The plaintiffs (who initially argued that Ohio law should be applied) contend that Indiana and Ohio law now are "essentially the same in all important respects" based on the Indiana Supreme Court's holdings in Koske and Brown. (Plaintiffs' Brief on Choice of Law Issue at 13.) In support of this contention, the plaintiffs state that until recently the only relevant differences between Indiana and Ohio law involved the application of the open and obvious danger rule in strict product liability actions. Due to the recent holdings in Koske and Brown, the plaintiffs assert, any conflict has been eliminated because the open and obvious danger rule does not apply to strict liability claims in either state.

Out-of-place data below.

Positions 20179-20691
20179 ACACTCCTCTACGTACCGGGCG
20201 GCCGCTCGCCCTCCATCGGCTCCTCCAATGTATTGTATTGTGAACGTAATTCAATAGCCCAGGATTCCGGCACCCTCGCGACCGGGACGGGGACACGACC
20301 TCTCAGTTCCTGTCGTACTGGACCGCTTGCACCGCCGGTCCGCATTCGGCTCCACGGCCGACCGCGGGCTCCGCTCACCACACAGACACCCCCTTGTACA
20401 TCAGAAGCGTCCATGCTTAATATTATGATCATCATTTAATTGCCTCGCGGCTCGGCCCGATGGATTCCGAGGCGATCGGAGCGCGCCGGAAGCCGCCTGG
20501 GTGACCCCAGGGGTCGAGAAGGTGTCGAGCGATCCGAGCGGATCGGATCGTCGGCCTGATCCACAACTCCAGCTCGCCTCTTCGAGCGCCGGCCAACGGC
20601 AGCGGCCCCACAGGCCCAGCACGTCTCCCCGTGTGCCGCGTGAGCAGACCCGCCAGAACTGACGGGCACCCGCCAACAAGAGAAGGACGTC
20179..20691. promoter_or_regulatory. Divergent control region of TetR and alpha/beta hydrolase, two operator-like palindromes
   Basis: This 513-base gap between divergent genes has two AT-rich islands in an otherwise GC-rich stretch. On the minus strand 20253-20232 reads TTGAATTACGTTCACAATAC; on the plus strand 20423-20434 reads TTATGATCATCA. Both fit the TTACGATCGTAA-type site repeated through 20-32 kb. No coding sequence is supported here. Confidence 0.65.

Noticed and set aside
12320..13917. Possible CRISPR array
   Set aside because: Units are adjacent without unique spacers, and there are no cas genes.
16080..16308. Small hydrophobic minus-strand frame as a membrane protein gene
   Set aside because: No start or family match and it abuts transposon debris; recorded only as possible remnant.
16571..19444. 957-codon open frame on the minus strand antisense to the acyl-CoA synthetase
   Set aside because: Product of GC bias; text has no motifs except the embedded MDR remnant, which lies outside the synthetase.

Defendant John Deere agrees with the plaintiffs' conclusion that the laws of Indiana and Ohio are not in conflict, but for a different reason. John Deere argues that the Koske and Brown cases both were decided under the 1978 version of Indiana's Products Liability Act (the "Act"), and as such these holdings have no binding affect on this action, which is governed by the Act as amended in 1983. Therefore, John Deere contends that the open and obvious danger rule is applicable in strict liability cases in Indiana. John Deere further contends that Ohio law similarly recognizes the open and obvious danger doctrine in products liability actions.

A. Determining the Existence of a Conflict